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NFL100: For half of NFL history, the official time was not on the scoreboard

Before 1970, the NFL stadium clock was the unofficial time, and the officiating crew kept the “real” time on the field.



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Today, there are clocks all over our TV screens on Sunday. The TV graphics are hard wired into the stadium clock. The stadium clock is the official time. The side judge times the game on a watch, but that time on the watch only serves as a backup in case of a stadium clock malfunction or if the timekeeper makes an error; then the side judge can correct the scoreboard clock. 

But, before 1970, the NFL stadium clock was the unofficial time and the officiating crew kept the “real” time on the field. The referee was the first official to keep time on the field. Then starting in the 1950s, the field judge kept the official time on the field, transitioning to the line judge when the position was added in 1965. (Since 2015, the side judge is responsible for monitoring the game clock, but this was long after the stadium clock was official time.)

The official keeping time would constantly update the teams (especially late in a tight game) of the time remaining. 

When time expired, the official fired a starter’s pistol to signal the end of the quarter.

In the book So You Think You Know Football, Football Zebras editor Ben Austro explained how the fans were apprised of the time remaining:

Many times in that era, football was played in baseball parks, which had no need for clocks. For instance, Cleveland Municipal Stadium (home of the Rams and Browns) and Yankee Stadium (where the New York Giants played for 18 seasons) had modified analog clocks numbered 0–14. Tiger Stadium posted only the minutes remaining on the scoreboard for Detroit Lions home games.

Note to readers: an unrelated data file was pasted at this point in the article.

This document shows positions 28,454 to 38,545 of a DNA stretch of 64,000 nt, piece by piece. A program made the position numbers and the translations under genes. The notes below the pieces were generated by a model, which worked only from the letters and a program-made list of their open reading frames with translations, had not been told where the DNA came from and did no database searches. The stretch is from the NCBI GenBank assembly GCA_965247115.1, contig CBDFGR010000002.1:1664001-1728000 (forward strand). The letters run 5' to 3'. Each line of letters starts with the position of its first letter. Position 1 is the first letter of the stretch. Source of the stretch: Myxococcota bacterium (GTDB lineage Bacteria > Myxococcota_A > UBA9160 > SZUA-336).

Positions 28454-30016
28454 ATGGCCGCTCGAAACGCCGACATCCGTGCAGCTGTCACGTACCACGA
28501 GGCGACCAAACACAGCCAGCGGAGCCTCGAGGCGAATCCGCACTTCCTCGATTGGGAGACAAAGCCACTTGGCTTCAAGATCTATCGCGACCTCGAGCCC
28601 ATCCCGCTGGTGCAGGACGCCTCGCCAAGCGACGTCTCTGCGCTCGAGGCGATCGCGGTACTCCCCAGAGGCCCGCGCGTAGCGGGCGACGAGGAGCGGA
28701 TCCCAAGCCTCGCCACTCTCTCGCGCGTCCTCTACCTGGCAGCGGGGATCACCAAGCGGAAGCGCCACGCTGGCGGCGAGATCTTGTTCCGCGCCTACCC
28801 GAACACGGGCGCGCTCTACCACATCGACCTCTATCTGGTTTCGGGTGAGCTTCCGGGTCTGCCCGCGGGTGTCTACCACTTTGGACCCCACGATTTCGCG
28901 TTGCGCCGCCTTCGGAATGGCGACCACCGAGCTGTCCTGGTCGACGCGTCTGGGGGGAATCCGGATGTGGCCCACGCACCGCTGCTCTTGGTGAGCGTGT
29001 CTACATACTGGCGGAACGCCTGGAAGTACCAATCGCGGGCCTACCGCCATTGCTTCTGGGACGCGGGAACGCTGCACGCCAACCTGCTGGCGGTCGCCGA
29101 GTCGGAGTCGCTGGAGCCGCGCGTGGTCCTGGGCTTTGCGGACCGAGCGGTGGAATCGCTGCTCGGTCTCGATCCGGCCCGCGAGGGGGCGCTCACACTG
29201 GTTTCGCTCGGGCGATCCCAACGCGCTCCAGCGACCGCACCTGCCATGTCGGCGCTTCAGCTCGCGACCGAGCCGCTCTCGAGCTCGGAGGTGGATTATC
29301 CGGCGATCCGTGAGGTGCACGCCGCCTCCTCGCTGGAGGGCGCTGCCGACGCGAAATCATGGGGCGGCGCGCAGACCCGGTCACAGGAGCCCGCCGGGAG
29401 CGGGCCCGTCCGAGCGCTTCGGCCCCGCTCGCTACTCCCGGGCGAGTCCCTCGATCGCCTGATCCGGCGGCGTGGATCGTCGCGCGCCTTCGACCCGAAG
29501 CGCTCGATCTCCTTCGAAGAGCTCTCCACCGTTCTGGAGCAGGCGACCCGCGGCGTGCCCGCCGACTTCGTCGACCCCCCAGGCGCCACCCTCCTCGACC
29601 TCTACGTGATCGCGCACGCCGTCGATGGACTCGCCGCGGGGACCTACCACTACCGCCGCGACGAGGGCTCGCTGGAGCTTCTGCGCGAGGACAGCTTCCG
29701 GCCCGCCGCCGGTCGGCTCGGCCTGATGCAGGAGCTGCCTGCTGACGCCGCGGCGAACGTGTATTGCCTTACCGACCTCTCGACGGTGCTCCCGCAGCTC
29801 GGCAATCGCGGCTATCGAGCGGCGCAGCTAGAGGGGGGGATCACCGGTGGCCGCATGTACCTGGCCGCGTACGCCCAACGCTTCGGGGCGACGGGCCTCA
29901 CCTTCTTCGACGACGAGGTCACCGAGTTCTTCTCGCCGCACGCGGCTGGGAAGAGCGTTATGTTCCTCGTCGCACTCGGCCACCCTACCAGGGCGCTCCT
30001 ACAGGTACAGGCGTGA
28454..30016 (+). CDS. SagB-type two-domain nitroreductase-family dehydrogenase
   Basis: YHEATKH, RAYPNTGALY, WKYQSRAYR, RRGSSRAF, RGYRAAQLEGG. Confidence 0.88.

When stadiums were equipped with clock displays, this timing was unofficial. This led to occasions where there was still time displayed on the stadium clock, but the officials declared the game over.

One rule remains today that had a different purpose in that era: the two-minute warning was just that — an official notification to both sidelines that the end of the half was coming up.

It seems completely foreign to fans today, but 50 years ago, that’s the way the NFL kept time, and teams and fans seemed to accept it.

Rival league had a different idea

When the American Football League came into existence, score board technology had advanced to the point where the AFL decided that the score board was the official time. That meant the timer up in the press box needed to stay on his toes and watch the officials for the stop the clock and wind the clock signals. 

The entire AFL existence had official time on the scoreboard. In a concession by the NFL, each of the first four Super Bowls adopted the AFL rule that the official time was on the scoreboard.

When the NFL and AFL officially merged in 1970, the NFL adopted the AFL’s rule and official time went to the score board. NFL officials had to learn to look to the stadium scoreboard clock to check the time and not simply rely on the line judge and his starter’s pistol. 

When the 2019 season draws to a close, the NFL will have turned the corner fully into the modern era: exactly half of its history would have the time kept on the field, and half would have the official time on display.

Mark Schultz is a high school football official, freelance writer and journalist. He first became interested in officiating when he was six years old, was watching a NFL game with his father and asked the fateful question, "Dad, what are those guys in the striped shirts doing?"